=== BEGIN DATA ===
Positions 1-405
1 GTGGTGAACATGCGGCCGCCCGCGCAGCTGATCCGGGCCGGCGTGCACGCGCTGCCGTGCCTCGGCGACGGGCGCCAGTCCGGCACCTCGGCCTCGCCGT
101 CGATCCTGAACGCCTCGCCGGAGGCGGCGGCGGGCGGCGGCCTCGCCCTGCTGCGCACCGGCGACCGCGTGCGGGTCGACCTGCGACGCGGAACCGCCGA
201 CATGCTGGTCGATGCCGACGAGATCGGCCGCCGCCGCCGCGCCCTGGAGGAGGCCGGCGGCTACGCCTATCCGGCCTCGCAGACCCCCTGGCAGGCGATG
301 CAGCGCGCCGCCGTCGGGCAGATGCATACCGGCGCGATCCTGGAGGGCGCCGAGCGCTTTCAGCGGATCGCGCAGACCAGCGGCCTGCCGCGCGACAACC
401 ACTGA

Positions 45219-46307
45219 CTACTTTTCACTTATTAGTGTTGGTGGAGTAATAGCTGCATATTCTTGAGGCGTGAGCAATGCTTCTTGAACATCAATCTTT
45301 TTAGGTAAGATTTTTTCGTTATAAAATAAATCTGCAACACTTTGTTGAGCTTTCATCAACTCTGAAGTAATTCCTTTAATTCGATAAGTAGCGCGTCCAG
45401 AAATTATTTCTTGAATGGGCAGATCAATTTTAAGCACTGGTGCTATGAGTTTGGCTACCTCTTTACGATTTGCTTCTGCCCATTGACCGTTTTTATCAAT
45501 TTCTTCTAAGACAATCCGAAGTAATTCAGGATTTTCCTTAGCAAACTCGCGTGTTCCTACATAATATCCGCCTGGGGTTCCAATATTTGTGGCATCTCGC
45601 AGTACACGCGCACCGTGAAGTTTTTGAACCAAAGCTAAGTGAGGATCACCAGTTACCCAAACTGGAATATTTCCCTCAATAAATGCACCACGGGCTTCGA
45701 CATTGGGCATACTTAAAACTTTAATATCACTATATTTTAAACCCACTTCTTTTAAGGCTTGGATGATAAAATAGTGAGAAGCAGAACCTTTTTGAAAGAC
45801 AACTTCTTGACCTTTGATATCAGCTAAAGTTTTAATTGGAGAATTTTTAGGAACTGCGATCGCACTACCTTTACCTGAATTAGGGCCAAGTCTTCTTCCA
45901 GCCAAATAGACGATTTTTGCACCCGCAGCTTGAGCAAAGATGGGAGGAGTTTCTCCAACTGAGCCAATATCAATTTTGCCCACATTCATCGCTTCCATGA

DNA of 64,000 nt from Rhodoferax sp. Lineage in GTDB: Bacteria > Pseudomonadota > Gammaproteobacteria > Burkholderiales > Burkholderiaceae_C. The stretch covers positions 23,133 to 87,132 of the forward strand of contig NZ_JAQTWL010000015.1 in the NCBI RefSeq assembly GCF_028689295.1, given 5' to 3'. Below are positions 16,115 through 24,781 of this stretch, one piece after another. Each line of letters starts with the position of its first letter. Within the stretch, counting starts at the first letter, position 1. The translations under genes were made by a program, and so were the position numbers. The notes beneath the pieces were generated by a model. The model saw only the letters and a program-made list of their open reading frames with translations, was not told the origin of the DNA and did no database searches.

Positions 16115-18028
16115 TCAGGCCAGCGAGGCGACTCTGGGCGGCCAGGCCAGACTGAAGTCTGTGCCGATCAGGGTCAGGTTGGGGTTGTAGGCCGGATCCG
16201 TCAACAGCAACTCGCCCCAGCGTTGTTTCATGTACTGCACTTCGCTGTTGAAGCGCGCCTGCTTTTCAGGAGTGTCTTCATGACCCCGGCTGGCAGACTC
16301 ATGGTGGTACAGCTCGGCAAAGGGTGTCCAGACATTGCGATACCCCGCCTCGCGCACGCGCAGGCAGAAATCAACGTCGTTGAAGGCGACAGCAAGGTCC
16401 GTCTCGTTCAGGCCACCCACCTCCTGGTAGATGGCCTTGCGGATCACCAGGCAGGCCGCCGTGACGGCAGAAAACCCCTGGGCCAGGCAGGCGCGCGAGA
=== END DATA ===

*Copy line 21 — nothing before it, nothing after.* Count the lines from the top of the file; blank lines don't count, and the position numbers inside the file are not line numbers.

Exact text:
16401 GTCTCGTTCAGGCCACCCACCTCCTGGTAGATGGCCTTGCGGATCACCAGGCAGGCCGCCGTGACGGCAGAAAACCCCTGGGCCAGGCAGGCGCGCGAGA